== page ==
He said: “At the same time, many mill and factory owners became immensely wealthy and art was one of the principal means that they could show off their new social and cultural status. These local businessmen came together to found a museum and art gallery in the Albert Institute (now The McManus) and helped to organise major art exhibitions that were the largest of their kind outside London.
“All of this activity coincided with increased provision of art education in the city and an increase in employment opportunities for artists (particularly through the growth of newspaper and magazine illustration), which meant that the number of professional artists in the city grew significantly.”
Dundee Art Society was founded in 1890 to help promote their collective interests.
Although the focus of activity was on promoting the interest of the city’s professional artists, throughout its history the society always had a greater number of amateur artists than professional.
The society began to hold annual exhibitions in the Albert Institute from 1893 and was also holding frequent smaller shows in its own rooms by the early 1900s.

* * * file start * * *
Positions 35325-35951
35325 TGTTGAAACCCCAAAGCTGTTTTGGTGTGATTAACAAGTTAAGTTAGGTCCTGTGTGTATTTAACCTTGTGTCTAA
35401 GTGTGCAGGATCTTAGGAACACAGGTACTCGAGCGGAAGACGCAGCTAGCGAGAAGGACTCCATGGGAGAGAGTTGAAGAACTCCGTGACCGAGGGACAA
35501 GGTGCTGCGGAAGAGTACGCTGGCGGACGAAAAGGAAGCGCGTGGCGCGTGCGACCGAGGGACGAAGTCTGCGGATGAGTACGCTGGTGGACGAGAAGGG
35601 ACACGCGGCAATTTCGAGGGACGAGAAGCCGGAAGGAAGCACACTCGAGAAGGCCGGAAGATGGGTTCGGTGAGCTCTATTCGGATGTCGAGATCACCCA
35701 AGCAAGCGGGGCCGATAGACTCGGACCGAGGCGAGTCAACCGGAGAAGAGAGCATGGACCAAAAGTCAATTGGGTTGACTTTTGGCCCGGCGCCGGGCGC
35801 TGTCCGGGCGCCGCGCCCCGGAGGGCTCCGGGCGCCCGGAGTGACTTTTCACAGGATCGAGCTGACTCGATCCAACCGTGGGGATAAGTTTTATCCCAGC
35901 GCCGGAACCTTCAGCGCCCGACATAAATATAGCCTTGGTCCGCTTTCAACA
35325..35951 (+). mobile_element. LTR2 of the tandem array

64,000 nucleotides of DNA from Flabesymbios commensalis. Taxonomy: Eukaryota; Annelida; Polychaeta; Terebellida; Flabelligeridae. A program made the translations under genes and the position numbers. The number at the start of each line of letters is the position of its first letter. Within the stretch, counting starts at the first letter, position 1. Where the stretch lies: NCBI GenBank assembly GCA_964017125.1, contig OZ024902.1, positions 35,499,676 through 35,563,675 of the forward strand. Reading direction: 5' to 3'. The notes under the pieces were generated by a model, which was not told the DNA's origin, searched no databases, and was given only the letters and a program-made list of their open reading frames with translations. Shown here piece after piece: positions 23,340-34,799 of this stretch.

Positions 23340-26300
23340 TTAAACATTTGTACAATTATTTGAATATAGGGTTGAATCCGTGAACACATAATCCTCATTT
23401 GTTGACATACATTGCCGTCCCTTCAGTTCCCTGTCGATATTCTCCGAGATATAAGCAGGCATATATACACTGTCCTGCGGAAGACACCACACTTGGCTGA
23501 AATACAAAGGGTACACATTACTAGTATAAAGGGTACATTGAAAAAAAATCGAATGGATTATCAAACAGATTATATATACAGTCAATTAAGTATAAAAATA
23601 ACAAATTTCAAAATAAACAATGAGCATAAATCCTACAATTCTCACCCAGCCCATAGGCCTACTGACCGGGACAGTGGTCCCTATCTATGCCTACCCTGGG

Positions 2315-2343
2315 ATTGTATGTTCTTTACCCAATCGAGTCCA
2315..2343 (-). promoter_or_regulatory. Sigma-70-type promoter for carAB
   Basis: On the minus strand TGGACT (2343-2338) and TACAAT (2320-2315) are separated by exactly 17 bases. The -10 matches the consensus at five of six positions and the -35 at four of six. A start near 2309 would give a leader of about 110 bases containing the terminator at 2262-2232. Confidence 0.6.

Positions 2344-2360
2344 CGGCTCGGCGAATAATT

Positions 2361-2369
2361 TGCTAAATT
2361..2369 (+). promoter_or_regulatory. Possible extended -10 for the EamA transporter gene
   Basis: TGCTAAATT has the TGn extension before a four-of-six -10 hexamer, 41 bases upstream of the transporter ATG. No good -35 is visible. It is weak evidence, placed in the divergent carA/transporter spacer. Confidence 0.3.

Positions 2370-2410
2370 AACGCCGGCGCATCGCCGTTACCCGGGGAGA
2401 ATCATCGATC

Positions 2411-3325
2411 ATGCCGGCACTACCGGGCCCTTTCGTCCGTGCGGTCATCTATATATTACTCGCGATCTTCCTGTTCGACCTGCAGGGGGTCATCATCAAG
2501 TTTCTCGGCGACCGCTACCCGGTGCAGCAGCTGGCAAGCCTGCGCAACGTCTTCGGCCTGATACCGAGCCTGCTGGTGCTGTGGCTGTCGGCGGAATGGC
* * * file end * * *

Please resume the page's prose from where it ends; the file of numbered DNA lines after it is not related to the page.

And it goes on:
The society first rented its own accommodation in 1900 in 104 Nethergate, sharing premises with the Dundee Institute of Architecture, Science and Art.
Moving to Roseangle in 1949
It later moved to the Queen’s Hotel and then to South Tay Street before purchasing its current home in Roseangle in 1949 when membership was standing at over 300.
Matthew said: “The post-war era saw a major expansion of the city’s Art College and many of its new tutors became active members, including Alberto Morrocco and David McClure, and a new Student Associate membership class attracted many younger members.
“It was only in the 1980s that the gap between professional and amateur artists widened dramatically, caused partially by the growth of conceptual and installation artforms as well as the development of a new research culture within the Art College as it started awarding degrees instead of diplomas.
“Although long-standing members such as McIntosh Patrick and James Reville continued to support the society, its membership since then has largely comprised amateur artists.
“Membership numbers have remained strong, however, and the society has continued an active programme of exhibitions and events, and is now one of the longest-running art associations in the country.”
Saturday’s open day at Roseangle Gallery takes place from 10am until 4pm.